Congrats, you’re right! It’s TRUE: Many people now use identity-first language and would say “disabled person”. Using this language accepts the person’s disability as part of their identity just like you would describe someone as a good person or a kind person rather than a person with goodness or a person with kindness. Many people also find person-first language correct and would say “a person with a disability” or “someone who has a disability” which emphasizes the person. Throughout this quiz and this website you will see that we have used both person-first and identity-first language to acknowledge people’s different preferences. However, you’ll never see us use “handicapped” or “crazy” anywhere but in a false answer!
8.) Children who point to someone with a disability in public and ask personal questions will really hurt and offend that person.
Congrats, you’re right! It’s FALSE: There is no reason to think that, which means it’s something you’re more worried about than the disabled person. It’s a good idea to actually encourage children to ask and interact with a person about their disability. Stigma is created when children are taught to avoid or fear people with disabilities at a young age. Children who are given the opportunity to interact with a disabled person will quickly learn that we share many similarities and at the same time, there is nothing wrong with being different.
9.) The words “retard” or “retarded” should NEVER be used in any situation even if referring to a situation or object.
Congrats, you’re right! It’s TRUE: These words are extremely derogatory and for many people including people with intellectual disabilities, physical disabilities and mental illnesses, these words are really offensive no matter how they’re used. Words that offend and stigmatize people are not jokes and are not fun so why use them even when you’re fooling around with your friends?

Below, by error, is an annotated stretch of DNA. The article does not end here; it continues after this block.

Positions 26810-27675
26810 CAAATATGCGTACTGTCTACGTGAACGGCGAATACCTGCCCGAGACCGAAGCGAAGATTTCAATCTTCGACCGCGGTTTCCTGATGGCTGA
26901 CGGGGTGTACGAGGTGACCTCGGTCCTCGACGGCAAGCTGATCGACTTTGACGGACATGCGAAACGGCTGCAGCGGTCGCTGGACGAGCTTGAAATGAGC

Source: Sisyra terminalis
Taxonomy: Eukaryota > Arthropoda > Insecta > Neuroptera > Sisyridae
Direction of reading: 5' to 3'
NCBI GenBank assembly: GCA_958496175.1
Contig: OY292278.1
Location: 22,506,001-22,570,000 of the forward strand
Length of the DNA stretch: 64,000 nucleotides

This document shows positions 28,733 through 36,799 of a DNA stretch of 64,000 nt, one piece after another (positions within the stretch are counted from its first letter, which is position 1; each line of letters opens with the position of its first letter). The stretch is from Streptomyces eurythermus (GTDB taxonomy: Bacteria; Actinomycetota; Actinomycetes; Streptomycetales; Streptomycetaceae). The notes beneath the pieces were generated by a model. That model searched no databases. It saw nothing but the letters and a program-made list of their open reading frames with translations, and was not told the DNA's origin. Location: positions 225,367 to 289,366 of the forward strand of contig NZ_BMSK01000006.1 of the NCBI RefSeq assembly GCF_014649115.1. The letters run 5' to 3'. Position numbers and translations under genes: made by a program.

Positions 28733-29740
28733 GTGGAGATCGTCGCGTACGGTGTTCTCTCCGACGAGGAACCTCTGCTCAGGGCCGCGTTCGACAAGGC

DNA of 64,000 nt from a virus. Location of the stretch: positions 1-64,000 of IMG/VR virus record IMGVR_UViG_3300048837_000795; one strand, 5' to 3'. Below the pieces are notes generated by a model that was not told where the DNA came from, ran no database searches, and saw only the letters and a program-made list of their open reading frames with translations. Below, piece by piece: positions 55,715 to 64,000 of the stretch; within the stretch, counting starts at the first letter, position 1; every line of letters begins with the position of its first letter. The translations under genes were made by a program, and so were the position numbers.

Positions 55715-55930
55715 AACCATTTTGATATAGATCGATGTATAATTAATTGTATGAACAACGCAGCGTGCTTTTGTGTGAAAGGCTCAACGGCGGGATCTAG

10.) Statistics show that people with a serious mental illness, such as schizophrenia, are more likely to commit violent crimes.
Congrats, you’re right! It’s FALSE: Very little violence in society is caused by people who are mentally ill. Unfortunately, people with mental illness often are portrayed as villains rather than victims in movies and television. The truth is that people with mental illness are no more violent than anyone else, and are actually more likely to be victims of violence than they are to commit violent crimes themselves.
11.) The proper terminology for a person confined to a wheelchair is a person who is “wheelchair-bound.”
Congrats, you’re right! It’s FALSE: This is a trick question, too. People are not confined or bound to their wheelchairs. Doesn’t that give you an image of someone being locked in and tied down? This is why even words themselves can lead to stigma. Really, a disabled person who uses a wheelchair is simply that, a person who uses a wheelchair to get around. If you’re still not sure about this, think about it the next time you are “confined” to your car!
12.) Laws like the ADA are effective in stopping stigma.
Congrats, you’re right! It’s FALSE: The ADA and other laws and policies like it can do many things including making things accessible and reducing discrimination. But, policies and laws alone don’t change people’s attitudes. To do that we need you.
Here’s what you can do, starting with how you act and speak. You can create an environment that builds on people’s strengths and promotes understanding.